Tips on Cleaning Soap Scum off a Glass Shower Door
That white or gray film clouding up your glass shower door is none other than soap scum. Soap scum accumulates when soapy water mixes with the minerals in tap water and forms an unsightly layer of film within your shower that can be frustrating to clean if it's left for too long.
While glass shower doors look nice as a general rule, nothing looks nice with soap scum on it. With the right know-how, your shower door can be rid of soap scum in minimal time.
Work Smarter not Harder
Dampen a Mr. Clean Magic Eraser and scrub the soap scum away. Rinse the door when you're done and dry it with a soft clean lint-free cloth. Cover the soap scum with regular hair shampoo and allow it to sit for 3 minutes before wiping it away with a clean damp sponge. If some areas are more stubborn than others, a medium bristle brush will come in handy. Rinse away the shampoo and soap scum with clean water and dry the door with a clean dry towel.
Another option is to heat up some vinegar in a dish until it is warm and pour it into a spray bottle. Saturate the shower door and allow it to soak for at least 5 minutes. Spray the door with the solution again and use newspaper to scrub it clean. Rinse the shower door to remove any lingering debris and dry it with a clean soft dry towel.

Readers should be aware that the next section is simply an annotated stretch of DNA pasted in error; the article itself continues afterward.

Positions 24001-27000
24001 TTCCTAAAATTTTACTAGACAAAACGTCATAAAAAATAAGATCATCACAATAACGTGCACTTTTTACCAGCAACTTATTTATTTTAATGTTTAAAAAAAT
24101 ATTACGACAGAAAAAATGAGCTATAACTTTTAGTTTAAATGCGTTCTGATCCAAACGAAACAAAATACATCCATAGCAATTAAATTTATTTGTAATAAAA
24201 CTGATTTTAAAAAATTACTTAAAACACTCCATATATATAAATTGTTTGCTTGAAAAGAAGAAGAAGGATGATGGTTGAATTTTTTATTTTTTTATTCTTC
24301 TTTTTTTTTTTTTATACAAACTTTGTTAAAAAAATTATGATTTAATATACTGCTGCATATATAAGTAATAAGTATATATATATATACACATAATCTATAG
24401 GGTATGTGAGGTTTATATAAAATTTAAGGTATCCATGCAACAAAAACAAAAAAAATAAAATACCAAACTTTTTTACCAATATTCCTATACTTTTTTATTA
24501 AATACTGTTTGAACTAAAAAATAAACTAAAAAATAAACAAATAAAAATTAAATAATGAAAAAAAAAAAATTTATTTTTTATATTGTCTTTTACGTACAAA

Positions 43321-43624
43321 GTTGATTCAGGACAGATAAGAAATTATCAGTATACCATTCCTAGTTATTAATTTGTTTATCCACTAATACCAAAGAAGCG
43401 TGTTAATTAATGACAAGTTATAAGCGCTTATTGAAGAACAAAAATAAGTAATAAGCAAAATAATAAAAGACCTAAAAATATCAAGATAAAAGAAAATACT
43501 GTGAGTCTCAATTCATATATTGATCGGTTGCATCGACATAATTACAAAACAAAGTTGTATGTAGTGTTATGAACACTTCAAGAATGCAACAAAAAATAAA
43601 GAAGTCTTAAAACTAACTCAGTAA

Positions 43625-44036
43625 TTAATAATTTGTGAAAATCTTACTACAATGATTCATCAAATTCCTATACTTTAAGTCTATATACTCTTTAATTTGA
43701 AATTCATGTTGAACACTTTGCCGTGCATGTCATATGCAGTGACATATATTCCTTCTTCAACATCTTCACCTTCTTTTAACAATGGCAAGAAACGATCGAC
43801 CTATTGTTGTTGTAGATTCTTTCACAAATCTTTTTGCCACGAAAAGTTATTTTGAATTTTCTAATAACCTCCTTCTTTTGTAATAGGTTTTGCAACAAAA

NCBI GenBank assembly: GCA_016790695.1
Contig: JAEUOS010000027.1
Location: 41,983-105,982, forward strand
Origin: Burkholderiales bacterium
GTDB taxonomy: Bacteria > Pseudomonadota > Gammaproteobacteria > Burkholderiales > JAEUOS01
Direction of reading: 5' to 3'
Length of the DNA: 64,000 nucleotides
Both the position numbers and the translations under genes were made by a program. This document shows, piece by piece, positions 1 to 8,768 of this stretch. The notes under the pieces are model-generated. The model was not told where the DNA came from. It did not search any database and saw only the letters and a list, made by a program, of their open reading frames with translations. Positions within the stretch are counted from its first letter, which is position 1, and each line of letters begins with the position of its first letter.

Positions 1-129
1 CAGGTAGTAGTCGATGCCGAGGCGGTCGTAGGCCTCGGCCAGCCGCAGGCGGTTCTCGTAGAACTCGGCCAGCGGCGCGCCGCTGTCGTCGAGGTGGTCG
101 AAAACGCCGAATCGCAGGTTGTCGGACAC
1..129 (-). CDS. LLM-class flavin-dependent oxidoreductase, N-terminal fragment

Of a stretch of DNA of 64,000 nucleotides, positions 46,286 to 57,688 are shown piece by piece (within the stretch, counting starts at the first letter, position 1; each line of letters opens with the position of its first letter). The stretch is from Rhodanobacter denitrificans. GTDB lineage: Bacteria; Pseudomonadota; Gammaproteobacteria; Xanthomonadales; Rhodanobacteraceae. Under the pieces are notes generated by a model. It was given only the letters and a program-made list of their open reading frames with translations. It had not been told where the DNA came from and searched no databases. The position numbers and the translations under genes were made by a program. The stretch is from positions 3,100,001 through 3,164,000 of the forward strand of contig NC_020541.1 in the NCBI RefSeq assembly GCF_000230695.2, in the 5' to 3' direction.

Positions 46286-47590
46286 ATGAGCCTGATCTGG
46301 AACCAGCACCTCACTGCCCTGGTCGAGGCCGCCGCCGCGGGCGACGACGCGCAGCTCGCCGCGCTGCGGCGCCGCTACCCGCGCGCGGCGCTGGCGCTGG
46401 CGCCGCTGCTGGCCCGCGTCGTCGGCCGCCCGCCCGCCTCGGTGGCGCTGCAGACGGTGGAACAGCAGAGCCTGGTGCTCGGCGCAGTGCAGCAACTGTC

Soap Scum Prevention
Apply lemon oil to the shower door with a soft clean cloth. This can be used to remove soap scum and also to prevent more from accumulating. Cover the entire door with the lemon oil and allow it to air dry.
Using baby oil or Epsom salt in the bath will also help to prevent soap scum from sticking to the doors. Epsom salt keeps soap scum from being able to form in the tub and is great for easing aches and pains.
There are several commercial products that can help to both remove and prevent soap scum buildup that may be worth looking into, such as Rain-X and Tilex. Rain-X is a product that causes water to bead on cars and can be found in your local automotive store. Tilex can be found wherever cleaning supplies are sold. For both, be sure to read and follow the manufacturer's instructions carefully.
Melynda Sorrels spent 10 years in the military working in different capacities of the medical field, including dental assisting, health services administration, decontamination and urgent medical care. Awarded the National Guardsman’s Medal for Lifesaving efforts in 2002, Sorrels was also a nominee for a Red Cross Award and a certified EMT-B for four years.
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